start n. to use qcircuit from the find that they’ve learned w by the end of § IV, but or those that wish to type- under the GNU public license. Appendix C. IV. SIMPLE QUANTUM CIRCUIT To begin, suppose the reader would like to typ following simple circuit: | 0 i Y⇡/2 Y⇡/2 Y⇡/2 Y⇡/2 This was typeset using \Qcircuit @C=1em @R=.7em { & \gate{X} & \qw } Gate set tomography (GST) provides a set of structured circuits we can use for learning. GST prescribes certain circuits to run that collectively amplify all types of noise. IMPLE QUANTUM CIRCUITS ppose the reader would like to typeset the le circuit: | 0 i Y⇡/2 peset using 1em @R=.7em { {X} & \qw { j }{ B }{ k } h j | B | k i \ expval { B } h B i SIMPLE QUANTUM CIRCUITS n, suppose the reader would like to typeset the imple circuit: | 0 i Y⇡/2 Y⇡/2 s typeset using @C=1em @R=.7em { ate{X} & \qw Circuits have varying length, up to some maximum length L. l = 1, 2, 4, · · · , L l = 1 l = 2 Why? Longer circuits are more sensitive to noise. 16 l = 4 l = 1 l = 2
  13. To do machine learning on GST data sets, embed them

    in a feature space. ## Columns = minus count, plus count {} 100 0 Gx 44 56 Gy 45 55 GxGx 9 91 GxGxGx 68 32 GyGyGy 70 30 (GST data set) f = (f1, f2, · · · ) 2 Rd The dimension of the feature space grows with L because more circuits are added. 0 B B B B B B @ 0 .56 .55 .91 .32 .3 1 C C C C C C A 15
  14. Noise changes some components of the feature vectors. How can

    we identify the “signature” of a noise process using GST feature vectors? 14
  15. Principal component analysis (PCA) is a useful tool for understanding

    the structure of GST feature vectors. PCA finds a low-dimensional representation of data by looking for directions of maximum variance. Compute covariance matrix & diagonalize Defines a map: f ! PK j=1 (f · j) j C = PK j=1 j j T j 1 2 · · · K (d = K) 13
  16. Projection onto a 2-dimensional PCA subspace reveals a structure to

    GST feature vectors. Different noise types and noise strengths tend to cluster! (PCA performed on entire dataset, then individual feature vectors transformed.) 4.5% depolarizing 1% coherent 1% depolarizing 4.5% coherent 12
  17. Longer GST circuits amplify noise, making the clusters more distinguishable.

    Adding longer circuits makes the clusters more distinguishable. We can use this structure to do classification! (An independent PCA was done for each L.) 11
  18. Classification is possible because the data sets cluster based on

    noise type and strength! Project feature vectors based on PCA 10 Label feature vectors based on noise Train a soft- margin, linear support vector machine (SVM)
  19. Classification is possible because the data sets cluster based on

    noise type and strength! Project feature vectors based on PCA 9 Label feature vectors based on noise Train a soft- margin, linear support vector machine (SVM) 96% accuracy?? Cross-validation required!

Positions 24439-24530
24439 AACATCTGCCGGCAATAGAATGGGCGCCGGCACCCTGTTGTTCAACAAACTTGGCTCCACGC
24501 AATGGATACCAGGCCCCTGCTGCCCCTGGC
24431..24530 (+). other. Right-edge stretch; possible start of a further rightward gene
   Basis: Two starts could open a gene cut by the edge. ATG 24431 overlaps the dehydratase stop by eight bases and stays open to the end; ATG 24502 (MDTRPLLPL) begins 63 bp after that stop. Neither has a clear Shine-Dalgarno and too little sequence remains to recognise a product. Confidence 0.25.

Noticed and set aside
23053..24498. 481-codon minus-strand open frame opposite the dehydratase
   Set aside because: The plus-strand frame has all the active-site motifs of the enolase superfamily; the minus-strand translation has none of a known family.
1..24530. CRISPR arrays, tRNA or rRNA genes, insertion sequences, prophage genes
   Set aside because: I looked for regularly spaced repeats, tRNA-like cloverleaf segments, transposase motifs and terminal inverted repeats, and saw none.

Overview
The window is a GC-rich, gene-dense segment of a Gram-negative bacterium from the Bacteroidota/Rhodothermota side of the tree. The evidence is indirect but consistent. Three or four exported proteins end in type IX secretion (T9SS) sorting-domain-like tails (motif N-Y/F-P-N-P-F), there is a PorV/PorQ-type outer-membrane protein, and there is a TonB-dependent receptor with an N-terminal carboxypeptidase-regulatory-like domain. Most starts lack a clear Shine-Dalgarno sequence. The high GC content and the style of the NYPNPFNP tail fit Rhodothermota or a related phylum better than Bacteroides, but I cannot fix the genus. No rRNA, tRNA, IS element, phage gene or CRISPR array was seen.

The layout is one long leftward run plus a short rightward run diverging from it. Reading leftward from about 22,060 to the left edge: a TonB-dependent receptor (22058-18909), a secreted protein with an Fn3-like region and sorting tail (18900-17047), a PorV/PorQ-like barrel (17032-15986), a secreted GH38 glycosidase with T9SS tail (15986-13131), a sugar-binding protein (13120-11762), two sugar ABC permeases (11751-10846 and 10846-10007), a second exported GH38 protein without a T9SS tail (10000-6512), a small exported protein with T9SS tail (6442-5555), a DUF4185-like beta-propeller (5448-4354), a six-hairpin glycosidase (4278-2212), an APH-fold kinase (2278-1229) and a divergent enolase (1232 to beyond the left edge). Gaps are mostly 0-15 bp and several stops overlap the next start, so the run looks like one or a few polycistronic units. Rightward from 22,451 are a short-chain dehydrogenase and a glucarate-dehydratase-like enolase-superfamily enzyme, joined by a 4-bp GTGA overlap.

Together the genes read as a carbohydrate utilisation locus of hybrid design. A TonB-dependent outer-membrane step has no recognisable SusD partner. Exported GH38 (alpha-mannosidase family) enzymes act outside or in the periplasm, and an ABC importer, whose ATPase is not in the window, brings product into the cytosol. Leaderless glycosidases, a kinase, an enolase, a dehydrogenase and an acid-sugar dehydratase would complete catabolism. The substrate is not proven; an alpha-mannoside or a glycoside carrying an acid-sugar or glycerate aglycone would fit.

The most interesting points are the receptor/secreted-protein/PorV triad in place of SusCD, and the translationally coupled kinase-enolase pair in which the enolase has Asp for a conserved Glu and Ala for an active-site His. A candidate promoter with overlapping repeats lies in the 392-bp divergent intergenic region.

20. Under cross-validation, the SVM has reasonably low inaccuracy. 8 SVM

    is fairly accurate - largest inaccuracy ~2% 20-fold shuffle-split cross-validation (25% withheld for testing)
  21. 7 20-fold shuffle-split cross-validation scheme used, with 25% of the

    data withheld for testing on each split. A “one-versus-one” multi-class classification scheme was used. The accuracy of the SVM is affected by the number of components and maximum sequence length.
  22. Can a classifier learn the difference between arbitrary stochastic and

    arbitrary coherent noise? 6 Coherent Noise Ideal Stochastic Noise ˙ ⇢ = i[H0 , ⇢] ˙ ⇢ = i[H0 , ⇢] + A⇢A† 1 2 {A†A, ⇢} ˙ ⇢ = i[H0 , ⇢] i[e, ⇢] E = ⇤ G0 E = V G0 E = G0 V V T = I ⇤⇤T 6= I
  23. Classification in a 2-dimensional subspace is harder, due to structure

    of PCA-projected feature vectors. 5 “Radio dish” type structure Linear classifier infeasible with only 2 PCA components
  24. Preliminary results indicate a linear, soft-margin SVM can classify these

    two noise types in higher dimensions. 4 20-fold shuffle-split cross-validation scheme used, with 25% of the data withheld for testing on each split. A “one-verus-one” multi-class classification scheme was used. For each L: - 10 values of noise strength in [10**-4, 10**-1] - 260 random instances Gap goes away if noise <= 10**-2 removed from data
  25. M achine Learning Specific machine learning tools can analyze GST

    circuits and learn about noise. Randomized Benchmarking Gate set tomography State tomography Speed of learning Fast Slow Amount learned Process tomography Full Limited SVMs & PCA + GST Circuits 3
  26. M achine Learning Randomized Benchmarking Gate set tomography State tomography

    Speed of learning Fast Slow Amount learned Process tomography Full Limited What else can we learn?? What circuits do we need?? SVMs & PCA + GST Circuits 2 Specific machine learning tools can analyze GST circuits and learn about noise.
  27. 3 quantum machine learning annealing quantum annealing quantum gibbs sampling

    quantum topological algorithms quantum rejection sampling / HHL Quantum ODE solvers control and metrology reinforcement learning tomography quantum control phase estimation hamiltonian learning quantum perceptron quantum BM simulated annealing markov chain monte-carlo neural nets feed forward neural net quantum PCA quantum SVM quantum NN classification quantum clustering quantum data fitting machine learning quantum information processing FIG. 1. Conceptual depiction of mutual crossovers between quantum and traditional machine learning. b. Controlling quantum systems Learning methods have also seen ample success in developing in the development of quantum computation and infor- mation science) [34–37]. In the presence of noise and Biamonte, et. al, arXiv: 1611.09347 1 There are lots of problems at the intersection of device characterization and machine learning!
  28. Thank you! @Travis_Sch 0